Advocate Ojasvita Shrivastav in her interview, states that there are numerous fields available in the legal world, but to get specialized in any course, should lie with the aspirants' discretion. She emphasized the difficulty faced by people, not belonging to the legal background. For that, she focused the aspirants to commence their career with charitable trusts or legal start-ups.
We welcomed Ms. Ojasvita Shrivastav under the initiative of lawyer speaks. She is a person of great stature, who has completed her LLM from Queen Mary University, London. She holds this master’s degree in commercial and corporate laws. She is currently general counsel of Securitas AMEA, a firm well known for its excellent service.She is also an active pro-bono litigant. She joined us in a semi-formal conversation where, both the founders of Law Community interacted with her. She told about many facets from her incredible journey.
Ms. Shrivastav was a biology student and had no clue about law what so ever. But a meeting withAdditional General of Goa, changed her fate and she decided to pursue law. She got to know the various advantages, scope and opportunities that legal field has. She became the first-generation lawyer. And it came just like that.
She was very obliged with the work, she consistently worked under Additional General, from the very first year itself. It made her a better person professionally and personally. She took a lot of internships and moot courts which made her a better law aspirant together.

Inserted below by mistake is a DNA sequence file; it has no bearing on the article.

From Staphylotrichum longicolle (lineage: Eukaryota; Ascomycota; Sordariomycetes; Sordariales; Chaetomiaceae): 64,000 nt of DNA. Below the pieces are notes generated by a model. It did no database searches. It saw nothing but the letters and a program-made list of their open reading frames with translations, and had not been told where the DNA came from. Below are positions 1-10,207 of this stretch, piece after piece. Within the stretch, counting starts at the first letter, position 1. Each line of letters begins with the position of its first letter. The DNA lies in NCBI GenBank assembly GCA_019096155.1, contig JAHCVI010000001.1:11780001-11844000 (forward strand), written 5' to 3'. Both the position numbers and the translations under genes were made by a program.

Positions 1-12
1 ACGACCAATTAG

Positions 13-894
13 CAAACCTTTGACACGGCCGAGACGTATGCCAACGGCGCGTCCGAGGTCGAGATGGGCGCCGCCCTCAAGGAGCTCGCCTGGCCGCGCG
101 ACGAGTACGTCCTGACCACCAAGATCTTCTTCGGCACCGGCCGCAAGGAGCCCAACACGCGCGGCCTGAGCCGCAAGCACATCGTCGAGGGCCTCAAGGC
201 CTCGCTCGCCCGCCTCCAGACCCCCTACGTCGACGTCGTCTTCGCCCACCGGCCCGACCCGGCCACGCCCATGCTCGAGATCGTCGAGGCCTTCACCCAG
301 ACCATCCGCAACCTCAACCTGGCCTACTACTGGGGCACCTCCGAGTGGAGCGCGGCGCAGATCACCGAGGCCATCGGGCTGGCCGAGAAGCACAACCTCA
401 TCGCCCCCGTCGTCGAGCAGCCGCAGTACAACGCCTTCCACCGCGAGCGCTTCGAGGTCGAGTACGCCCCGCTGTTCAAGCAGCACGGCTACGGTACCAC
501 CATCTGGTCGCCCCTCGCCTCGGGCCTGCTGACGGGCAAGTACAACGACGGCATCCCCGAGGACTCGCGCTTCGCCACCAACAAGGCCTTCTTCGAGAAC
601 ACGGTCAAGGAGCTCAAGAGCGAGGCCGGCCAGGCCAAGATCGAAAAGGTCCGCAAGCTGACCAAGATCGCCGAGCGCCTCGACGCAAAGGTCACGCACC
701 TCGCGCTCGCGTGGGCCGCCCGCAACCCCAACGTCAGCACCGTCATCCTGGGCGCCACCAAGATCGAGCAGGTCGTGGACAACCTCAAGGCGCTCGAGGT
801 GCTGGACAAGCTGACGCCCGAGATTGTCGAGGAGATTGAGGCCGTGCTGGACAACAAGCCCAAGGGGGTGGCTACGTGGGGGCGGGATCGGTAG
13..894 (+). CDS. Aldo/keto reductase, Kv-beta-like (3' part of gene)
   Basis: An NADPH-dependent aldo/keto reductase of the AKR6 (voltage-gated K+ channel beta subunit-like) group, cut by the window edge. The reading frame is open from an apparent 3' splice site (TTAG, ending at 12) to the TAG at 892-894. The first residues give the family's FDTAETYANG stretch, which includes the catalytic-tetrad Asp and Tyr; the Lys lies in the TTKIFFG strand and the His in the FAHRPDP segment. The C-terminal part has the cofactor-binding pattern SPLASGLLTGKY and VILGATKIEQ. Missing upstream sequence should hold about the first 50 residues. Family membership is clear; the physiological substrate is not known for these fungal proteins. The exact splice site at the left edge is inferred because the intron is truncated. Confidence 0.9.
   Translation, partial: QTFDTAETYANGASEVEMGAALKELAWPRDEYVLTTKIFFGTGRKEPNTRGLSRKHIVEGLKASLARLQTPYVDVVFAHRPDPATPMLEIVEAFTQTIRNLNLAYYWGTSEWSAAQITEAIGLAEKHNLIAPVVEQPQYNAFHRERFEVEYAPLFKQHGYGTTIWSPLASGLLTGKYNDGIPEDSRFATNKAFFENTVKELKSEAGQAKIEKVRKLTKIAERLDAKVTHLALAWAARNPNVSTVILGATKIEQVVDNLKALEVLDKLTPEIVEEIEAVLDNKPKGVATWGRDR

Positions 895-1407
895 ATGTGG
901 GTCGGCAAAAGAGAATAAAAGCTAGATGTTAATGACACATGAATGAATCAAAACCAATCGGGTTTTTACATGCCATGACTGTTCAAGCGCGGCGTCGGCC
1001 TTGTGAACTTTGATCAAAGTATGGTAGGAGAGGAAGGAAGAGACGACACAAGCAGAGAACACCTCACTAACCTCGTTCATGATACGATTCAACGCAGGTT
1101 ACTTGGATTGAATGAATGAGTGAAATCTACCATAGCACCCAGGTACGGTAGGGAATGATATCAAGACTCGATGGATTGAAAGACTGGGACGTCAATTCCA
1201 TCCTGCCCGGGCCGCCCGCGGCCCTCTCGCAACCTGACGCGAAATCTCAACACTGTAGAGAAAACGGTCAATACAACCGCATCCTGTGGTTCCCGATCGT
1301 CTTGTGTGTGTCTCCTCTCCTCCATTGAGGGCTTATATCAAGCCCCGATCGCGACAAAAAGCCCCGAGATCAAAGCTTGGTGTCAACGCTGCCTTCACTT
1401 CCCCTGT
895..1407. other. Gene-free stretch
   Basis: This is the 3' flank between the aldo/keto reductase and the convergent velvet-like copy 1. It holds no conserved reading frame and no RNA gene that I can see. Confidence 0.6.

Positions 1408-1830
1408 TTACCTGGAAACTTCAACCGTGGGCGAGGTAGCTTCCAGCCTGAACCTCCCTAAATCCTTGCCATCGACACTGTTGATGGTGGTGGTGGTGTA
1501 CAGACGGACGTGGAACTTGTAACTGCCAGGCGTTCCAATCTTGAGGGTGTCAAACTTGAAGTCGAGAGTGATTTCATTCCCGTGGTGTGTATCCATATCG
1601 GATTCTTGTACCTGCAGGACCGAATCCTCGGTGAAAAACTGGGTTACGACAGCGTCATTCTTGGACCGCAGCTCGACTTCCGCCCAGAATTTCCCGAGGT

As far as LLM is concerned, she recommends that one should pursue masters after knowing their interest in the field. There are quite a many option to choose out off. It maybe Arbitration, corporates, IPR or some other field. But this totally depends on the discretion of an individual. She added, doing masters right after graduation is not a right move to make. As people get stuck, and end up doing something they don’t even like.
Ms. Shrivastav has a great sense of belief in charity work. She fulfilled her aim by leading a project named Abhimanyu. She noticed that there is a huge gap between the students from the strata where no one from their families have access to legal knowledge, tend to struggle more. And these first-generation lawyers get depressed due to that.
To abridge this never-ending gap, she initiated this project which helps the budding lawyer hon their skills. This organisation is a great step taken by her to fill this gap and provide equal opportunities to everyone.
The post-COVID-19 changes are very obvious for everybody and its remote stuff. Anyone who thought you had to be present or rush to court by wearing three layers of coats and others you've got, everyone understands it wasn't necessary, she said. There was a lot of push for transcription in Indian court that is recording of proceedings, which, she said in general the legal industry was hesitant and she had transcription as a rule in most of the western countries.
Even if you appear in a court and look back at whatever was spoken at the lower court or previous hearing based on transcripts which you don’t have in India. You said something in the court and it could come up with something than nobody knew what was spoken in court. So, Covid would push that and off course already there is online broadcasting of the hearings which are copy of it.
She said all lawyers support Law Community a lot because it is not that easy to search a lawsuit or any specific case nowadays. But if there are landmark cases and new precedents all the platforms brief those very useful cases and judgments. On the other hand, the writings and other things are accepted.
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